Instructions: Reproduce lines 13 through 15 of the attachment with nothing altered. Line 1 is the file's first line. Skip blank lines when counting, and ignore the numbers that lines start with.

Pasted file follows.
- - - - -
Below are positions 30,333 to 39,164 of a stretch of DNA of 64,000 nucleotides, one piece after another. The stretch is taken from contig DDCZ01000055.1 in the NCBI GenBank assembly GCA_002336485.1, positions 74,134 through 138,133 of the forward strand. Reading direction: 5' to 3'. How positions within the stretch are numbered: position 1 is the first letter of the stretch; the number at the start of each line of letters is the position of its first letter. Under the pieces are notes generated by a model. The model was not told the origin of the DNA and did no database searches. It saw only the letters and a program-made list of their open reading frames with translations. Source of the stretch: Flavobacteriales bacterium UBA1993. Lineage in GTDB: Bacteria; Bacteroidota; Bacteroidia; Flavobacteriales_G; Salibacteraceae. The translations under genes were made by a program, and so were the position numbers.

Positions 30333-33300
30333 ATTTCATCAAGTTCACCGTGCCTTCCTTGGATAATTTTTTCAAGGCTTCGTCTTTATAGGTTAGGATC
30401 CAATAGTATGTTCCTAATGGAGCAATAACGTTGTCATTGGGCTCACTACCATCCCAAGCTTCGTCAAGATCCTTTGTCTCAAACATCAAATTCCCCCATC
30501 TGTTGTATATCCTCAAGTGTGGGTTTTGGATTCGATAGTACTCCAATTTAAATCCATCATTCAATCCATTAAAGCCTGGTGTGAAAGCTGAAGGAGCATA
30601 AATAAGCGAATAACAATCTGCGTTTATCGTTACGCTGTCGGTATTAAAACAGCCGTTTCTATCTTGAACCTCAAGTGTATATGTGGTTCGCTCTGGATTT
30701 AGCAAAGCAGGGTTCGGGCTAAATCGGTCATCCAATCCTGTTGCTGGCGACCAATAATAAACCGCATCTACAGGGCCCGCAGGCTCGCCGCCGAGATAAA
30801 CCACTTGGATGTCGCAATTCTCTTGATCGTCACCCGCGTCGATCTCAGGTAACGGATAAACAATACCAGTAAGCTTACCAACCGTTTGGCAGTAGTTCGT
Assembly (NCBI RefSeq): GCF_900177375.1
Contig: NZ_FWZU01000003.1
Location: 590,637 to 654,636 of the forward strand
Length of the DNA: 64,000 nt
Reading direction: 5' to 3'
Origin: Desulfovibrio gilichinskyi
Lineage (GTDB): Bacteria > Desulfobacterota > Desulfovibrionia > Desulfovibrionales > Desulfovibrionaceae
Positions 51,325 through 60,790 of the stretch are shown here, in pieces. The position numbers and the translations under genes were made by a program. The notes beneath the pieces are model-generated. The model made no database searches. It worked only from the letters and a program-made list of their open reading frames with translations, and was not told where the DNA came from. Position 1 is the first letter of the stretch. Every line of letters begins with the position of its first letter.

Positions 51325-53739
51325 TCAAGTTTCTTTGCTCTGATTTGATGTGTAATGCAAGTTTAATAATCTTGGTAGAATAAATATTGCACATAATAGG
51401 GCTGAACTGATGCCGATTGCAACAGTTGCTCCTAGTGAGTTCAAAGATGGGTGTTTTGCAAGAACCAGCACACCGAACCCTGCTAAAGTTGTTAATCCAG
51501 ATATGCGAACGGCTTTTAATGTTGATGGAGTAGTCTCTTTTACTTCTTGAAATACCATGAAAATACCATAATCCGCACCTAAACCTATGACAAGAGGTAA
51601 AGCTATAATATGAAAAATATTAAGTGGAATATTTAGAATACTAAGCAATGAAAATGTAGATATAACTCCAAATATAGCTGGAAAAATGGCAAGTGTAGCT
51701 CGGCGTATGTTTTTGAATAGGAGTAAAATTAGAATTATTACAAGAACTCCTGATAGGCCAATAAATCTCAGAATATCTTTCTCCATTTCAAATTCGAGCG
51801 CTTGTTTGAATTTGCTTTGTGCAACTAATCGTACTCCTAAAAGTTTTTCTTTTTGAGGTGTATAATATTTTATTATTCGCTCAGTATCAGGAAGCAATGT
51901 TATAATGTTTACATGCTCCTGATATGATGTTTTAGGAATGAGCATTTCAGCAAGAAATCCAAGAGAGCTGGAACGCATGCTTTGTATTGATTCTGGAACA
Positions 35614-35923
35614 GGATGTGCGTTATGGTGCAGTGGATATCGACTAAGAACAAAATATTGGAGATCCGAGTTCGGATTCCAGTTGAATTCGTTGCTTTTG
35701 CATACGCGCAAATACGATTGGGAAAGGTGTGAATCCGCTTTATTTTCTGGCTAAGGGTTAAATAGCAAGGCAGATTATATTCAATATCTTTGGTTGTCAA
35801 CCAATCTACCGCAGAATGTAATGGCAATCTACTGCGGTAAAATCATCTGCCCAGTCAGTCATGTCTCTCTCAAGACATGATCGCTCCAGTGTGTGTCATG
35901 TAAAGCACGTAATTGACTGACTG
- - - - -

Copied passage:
Reading direction: 5' to 3'
Origin: Desulfovibrio gilichinskyi
Lineage (GTDB): Bacteria > Desulfobacterota > Desulfovibrionia > Desulfovibrionales > Desulfovibrionaceae